The control of gene expression involves several steps at which specific sequences in pre-mRNA transcripts, as well as those in small RNA molecules, are recognized by proteins. RNA-binding proteins can be expected to mediate interactions in a variety of cellular processes, including those occurring in the transcription complex, the spliceosome and ribosome. The members of one family of nuclear proteins that bind to RNA contain a specific RNA recognition motif (RRM). The RRM family of proteins functions at several levels in RNA processing and some family members are involved in tissue-specific and developmentally regulated gene expression. This chapter describes the proteins that contain this RRM and discusses the potential involvement of these proteins in the control of gene expression at the level of RNA processing. These proteins are modular in structure and often contain at least two types of interactive surfaces—one or more that interacts specifically with RNA and another that interacts with other molecules. Studies to date indicate that despite the strong homology among these proteins, they have unique properties of recognition that allow them to distinguish the RNAs of diverse structure.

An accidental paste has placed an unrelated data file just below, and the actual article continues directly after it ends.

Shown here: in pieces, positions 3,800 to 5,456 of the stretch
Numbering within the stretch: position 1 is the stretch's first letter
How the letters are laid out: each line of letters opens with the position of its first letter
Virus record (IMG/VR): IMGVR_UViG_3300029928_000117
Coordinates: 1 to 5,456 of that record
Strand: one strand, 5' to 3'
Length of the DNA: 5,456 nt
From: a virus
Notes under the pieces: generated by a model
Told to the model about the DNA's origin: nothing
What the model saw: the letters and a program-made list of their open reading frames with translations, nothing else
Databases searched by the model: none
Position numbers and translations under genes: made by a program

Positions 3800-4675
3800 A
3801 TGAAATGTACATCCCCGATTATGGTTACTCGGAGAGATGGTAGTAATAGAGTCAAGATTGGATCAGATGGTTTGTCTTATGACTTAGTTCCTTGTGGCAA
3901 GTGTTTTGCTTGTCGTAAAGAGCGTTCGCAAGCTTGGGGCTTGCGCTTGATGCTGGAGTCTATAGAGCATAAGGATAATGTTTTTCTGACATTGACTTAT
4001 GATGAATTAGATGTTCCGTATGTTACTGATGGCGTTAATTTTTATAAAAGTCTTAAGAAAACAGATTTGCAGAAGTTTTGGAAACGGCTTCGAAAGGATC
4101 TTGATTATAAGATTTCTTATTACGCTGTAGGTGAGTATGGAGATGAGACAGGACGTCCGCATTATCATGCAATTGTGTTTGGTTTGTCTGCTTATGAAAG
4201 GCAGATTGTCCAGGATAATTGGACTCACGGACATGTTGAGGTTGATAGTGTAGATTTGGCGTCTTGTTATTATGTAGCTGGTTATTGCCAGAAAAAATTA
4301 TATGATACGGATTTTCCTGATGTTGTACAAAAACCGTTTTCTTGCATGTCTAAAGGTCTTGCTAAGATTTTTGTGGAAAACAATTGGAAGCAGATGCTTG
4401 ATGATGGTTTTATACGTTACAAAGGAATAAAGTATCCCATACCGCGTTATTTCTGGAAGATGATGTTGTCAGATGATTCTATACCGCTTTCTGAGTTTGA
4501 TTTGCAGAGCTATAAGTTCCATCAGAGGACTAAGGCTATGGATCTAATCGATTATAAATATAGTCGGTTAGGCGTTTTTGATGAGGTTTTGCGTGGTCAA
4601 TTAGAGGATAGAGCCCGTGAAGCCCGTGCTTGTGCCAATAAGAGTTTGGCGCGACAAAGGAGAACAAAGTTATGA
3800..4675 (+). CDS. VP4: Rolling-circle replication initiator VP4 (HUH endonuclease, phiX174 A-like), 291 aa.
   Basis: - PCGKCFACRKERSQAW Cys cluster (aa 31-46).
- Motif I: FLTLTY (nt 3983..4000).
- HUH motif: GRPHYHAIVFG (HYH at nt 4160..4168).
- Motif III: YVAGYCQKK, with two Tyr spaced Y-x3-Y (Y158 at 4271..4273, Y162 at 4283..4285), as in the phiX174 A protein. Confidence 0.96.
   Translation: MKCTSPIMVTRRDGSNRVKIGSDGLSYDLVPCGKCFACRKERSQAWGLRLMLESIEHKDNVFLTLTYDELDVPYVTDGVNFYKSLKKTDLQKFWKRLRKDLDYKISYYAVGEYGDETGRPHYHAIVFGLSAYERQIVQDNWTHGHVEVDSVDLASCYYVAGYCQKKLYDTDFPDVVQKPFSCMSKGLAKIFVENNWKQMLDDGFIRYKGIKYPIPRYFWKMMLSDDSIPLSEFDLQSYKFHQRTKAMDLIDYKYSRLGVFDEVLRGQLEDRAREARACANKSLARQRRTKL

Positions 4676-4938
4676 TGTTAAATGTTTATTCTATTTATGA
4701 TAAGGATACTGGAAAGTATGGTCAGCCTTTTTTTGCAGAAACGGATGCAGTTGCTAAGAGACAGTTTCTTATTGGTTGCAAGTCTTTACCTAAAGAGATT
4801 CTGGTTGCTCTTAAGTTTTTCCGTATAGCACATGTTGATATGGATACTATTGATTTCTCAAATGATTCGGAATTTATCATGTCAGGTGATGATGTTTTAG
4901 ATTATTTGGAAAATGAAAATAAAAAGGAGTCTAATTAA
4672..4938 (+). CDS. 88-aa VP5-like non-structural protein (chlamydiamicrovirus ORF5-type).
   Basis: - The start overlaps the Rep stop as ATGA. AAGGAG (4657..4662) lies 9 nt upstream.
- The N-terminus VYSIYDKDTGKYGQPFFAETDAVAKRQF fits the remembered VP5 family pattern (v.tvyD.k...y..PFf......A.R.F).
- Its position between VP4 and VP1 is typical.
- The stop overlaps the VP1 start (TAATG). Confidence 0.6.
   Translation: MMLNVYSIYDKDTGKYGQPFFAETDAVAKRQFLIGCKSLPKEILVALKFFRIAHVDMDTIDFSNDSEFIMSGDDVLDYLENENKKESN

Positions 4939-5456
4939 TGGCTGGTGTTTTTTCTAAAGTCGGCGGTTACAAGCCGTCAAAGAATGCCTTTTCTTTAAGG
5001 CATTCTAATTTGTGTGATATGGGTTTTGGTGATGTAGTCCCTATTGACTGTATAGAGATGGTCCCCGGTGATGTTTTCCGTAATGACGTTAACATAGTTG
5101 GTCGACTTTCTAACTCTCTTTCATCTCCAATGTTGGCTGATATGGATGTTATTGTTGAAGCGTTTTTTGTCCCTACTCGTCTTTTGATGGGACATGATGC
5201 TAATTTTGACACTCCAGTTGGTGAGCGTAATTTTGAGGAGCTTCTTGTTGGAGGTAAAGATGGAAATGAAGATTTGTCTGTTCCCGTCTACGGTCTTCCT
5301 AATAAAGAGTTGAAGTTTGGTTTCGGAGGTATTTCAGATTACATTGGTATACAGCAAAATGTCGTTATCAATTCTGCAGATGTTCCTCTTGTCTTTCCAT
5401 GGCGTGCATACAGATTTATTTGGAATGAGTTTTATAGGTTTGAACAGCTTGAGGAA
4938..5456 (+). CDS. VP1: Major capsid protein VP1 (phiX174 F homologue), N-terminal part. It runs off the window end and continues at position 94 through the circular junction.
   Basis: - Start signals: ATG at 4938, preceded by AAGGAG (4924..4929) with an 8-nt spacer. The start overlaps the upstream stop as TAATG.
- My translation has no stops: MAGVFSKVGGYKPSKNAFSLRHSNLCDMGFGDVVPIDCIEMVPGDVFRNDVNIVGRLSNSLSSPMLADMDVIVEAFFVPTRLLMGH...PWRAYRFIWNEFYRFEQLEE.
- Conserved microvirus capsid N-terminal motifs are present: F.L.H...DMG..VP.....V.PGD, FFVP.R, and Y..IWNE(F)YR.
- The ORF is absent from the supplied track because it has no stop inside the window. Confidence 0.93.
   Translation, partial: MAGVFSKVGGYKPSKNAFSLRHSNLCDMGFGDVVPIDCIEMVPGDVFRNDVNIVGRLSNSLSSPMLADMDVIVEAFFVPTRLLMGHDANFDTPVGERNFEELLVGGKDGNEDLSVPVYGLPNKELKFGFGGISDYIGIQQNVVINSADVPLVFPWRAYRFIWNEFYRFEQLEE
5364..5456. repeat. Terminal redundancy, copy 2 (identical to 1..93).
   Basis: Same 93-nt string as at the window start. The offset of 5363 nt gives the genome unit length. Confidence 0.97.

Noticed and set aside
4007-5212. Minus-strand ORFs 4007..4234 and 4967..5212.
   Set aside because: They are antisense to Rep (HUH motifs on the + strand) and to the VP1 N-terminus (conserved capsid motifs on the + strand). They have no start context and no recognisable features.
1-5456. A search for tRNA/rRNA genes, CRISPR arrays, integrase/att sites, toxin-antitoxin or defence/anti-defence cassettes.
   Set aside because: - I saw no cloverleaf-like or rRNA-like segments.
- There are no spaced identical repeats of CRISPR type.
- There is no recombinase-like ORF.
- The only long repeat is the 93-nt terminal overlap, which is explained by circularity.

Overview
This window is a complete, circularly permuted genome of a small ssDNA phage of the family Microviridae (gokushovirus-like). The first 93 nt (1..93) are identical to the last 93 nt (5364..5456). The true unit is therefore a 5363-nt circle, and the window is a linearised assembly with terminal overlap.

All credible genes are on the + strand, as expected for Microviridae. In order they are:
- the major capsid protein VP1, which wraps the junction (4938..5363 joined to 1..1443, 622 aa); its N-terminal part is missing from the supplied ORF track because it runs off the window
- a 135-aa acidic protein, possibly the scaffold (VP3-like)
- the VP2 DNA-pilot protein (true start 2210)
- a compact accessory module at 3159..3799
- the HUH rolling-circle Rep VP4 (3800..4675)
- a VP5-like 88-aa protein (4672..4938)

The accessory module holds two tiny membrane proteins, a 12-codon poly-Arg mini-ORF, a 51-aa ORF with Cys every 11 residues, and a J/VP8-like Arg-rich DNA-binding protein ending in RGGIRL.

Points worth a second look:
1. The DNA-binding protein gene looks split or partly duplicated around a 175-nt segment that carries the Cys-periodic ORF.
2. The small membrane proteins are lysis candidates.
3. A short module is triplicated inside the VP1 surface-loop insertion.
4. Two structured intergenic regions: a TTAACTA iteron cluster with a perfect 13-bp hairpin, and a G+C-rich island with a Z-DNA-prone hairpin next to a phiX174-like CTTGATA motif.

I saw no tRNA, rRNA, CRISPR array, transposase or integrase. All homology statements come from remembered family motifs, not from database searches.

|Original language||English (US)|
|Number of pages||24|
|Journal||Progress in Nucleic Acid Research and Molecular Biology|
|State||Published - Jan 1 1991|
ASJC Scopus subject areas
- Molecular Biology